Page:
SAN FRANCISCO -- The Cubs didn't need to look at the flags hanging on the left-field wall at AT&T Park or consult the calendar to confirm it was, indeed, an even year. They appreciated how difficult a foe the Giants proved to be in the National League Division Series by
SAN FRANCISCO -- The Cubs didn't need to look at the flags hanging on the left-field wall at AT&T Park or consult the calendar to confirm it was, indeed, an even year. They appreciated how difficult a foe the Giants proved to be in the National League Division Series by simply watching them compete for four straight games.
The Cubs prevailed in the NLDS, three games to one, and advanced to the NL Championship Series (Game 1 Saturday on FS1, 8 p.m. ET/7 p.m. CT) with a 6-5 win over the Giants on Tuesday night. Fittingly, it was a one-run game. The two clubs met 11 times this year, and eight of those matchups were decided by a single run.
Chicago won 16 more games than San Francisco in the regular season and cruised into October as the undisputed favorite in the NL. But the Giants put up a fight, dropping 1-0 and 5-2 decisions in Games 1 and 2 and proving their grit in a 6-5, 13-inning Game 3 win, their 10th straight elimination-game victory.
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"You have to give credit to the San Francisco Giants. It's a really nice team," Javier Báez said. "They never give up. We did the little things, and we had the big base hit at the right time."
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With a more stable bullpen, the Giants might have sent the series back to Wrigley Field for Game 5 on Thursday. Instead, the Cubs finally snapped the Giants' never-say-die streak.
"I do want to congratulate the Giants," manager Joe Maddon said. "I've known [San Francisco manager Bruce Bochy] for a long time. I've always had a tremendous amount of respect for him and how he does things and this entire organization. I have a lot of friends in this organization. I actually had the pleasure of meeting Willie Mays before the game today, which was really special for me.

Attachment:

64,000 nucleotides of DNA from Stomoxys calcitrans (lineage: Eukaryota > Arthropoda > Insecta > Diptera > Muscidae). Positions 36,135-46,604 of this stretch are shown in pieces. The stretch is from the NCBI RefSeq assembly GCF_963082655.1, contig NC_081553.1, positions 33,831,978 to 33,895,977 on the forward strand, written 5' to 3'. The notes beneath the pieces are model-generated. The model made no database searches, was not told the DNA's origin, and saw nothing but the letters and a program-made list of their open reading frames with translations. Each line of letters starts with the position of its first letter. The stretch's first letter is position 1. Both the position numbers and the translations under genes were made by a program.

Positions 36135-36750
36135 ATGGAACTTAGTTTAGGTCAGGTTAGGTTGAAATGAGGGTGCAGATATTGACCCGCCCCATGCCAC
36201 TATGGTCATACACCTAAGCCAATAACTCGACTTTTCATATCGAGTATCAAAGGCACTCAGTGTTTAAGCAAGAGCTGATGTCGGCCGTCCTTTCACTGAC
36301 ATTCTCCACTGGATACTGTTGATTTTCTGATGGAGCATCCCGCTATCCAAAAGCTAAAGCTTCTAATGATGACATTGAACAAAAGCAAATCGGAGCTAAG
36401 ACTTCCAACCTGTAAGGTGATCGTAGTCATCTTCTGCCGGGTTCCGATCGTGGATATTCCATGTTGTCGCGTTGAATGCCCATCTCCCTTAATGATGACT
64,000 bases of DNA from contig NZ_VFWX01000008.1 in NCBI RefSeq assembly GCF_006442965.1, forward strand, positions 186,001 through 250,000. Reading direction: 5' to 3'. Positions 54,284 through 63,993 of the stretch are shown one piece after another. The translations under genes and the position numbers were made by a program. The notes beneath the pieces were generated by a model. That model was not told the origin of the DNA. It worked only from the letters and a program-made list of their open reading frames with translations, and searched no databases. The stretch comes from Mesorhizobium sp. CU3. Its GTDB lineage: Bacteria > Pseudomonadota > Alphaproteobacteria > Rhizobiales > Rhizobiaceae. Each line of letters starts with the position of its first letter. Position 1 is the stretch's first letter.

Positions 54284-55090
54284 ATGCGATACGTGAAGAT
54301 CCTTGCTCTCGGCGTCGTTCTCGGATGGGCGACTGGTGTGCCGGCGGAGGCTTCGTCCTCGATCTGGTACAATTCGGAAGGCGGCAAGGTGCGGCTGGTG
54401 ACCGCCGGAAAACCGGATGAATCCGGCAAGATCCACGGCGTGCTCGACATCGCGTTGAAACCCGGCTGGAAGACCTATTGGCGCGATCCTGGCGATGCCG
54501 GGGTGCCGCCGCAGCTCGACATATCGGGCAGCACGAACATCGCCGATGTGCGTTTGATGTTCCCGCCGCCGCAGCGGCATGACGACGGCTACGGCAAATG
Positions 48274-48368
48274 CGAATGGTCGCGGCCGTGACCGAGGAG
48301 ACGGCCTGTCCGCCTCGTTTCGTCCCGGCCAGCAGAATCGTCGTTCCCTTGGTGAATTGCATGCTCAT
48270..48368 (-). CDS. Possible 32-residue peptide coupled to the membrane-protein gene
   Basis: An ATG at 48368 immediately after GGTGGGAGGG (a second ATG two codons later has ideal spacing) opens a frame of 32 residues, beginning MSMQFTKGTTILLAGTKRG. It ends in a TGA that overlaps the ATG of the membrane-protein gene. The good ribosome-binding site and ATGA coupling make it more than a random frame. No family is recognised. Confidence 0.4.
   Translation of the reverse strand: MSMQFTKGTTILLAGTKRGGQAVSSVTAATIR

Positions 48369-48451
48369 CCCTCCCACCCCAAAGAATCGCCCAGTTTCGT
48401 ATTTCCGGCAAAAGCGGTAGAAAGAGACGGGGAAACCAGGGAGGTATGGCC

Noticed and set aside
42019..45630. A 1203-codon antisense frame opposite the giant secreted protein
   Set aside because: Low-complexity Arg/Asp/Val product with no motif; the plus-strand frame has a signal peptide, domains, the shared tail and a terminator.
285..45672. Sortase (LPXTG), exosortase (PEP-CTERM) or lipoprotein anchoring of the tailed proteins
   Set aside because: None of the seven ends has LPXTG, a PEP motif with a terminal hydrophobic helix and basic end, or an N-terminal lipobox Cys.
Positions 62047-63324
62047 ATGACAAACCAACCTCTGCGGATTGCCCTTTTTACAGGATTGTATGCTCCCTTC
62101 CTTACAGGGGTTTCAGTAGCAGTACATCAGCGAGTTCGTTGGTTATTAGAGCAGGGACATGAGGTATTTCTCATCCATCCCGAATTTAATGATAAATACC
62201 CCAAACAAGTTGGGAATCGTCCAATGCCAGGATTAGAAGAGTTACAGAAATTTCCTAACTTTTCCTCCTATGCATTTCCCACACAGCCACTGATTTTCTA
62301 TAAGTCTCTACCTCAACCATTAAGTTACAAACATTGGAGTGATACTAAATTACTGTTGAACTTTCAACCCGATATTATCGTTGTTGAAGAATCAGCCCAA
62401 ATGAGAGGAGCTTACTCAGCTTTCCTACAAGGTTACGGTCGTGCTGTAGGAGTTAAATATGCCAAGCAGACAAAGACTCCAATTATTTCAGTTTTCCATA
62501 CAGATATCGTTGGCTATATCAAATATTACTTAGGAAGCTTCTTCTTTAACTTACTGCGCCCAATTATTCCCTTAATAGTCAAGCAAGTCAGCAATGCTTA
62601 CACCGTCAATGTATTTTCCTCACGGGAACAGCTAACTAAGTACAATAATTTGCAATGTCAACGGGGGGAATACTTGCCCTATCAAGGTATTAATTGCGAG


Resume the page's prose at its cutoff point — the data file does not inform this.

"For us to be able to win today ... to beat [the Giants] in this ballpark is not easy, and it's -- the way [they] do things, I think it's very admirable and a great example for the rest of the industry."
At times, the series felt closer than even the final 3-1 margin might suggest. Game 1 was a magnificent pitchers' duel between Jon Lester and Johnny Cueto.
Giants left-hander Matt Moore was electric in Game 4, striking out 10 batters and limiting the Cubs to two runs on two hits in eight innings.
"You've got to tip your cap to Matt Moore. He pitched a heck of a game," Kris Bryant said. "They played us tough. It was just great baseball overall."
Game 3 was an instant classic, a back-and-forth affair that displayed the resiliency of both clubs and offered a snapshot of the key component to the Giants' three World Series runs since 2010. But in the end, the Cubs shoved aside the even-year dynasty and moved on to the next challenge.
"We show nothing but the utmost respect for those guys and how they go about their business," Lester said. "They're a very classy organization and a classy team."
Adam Berry has covered baseball for MLB.com since 2011.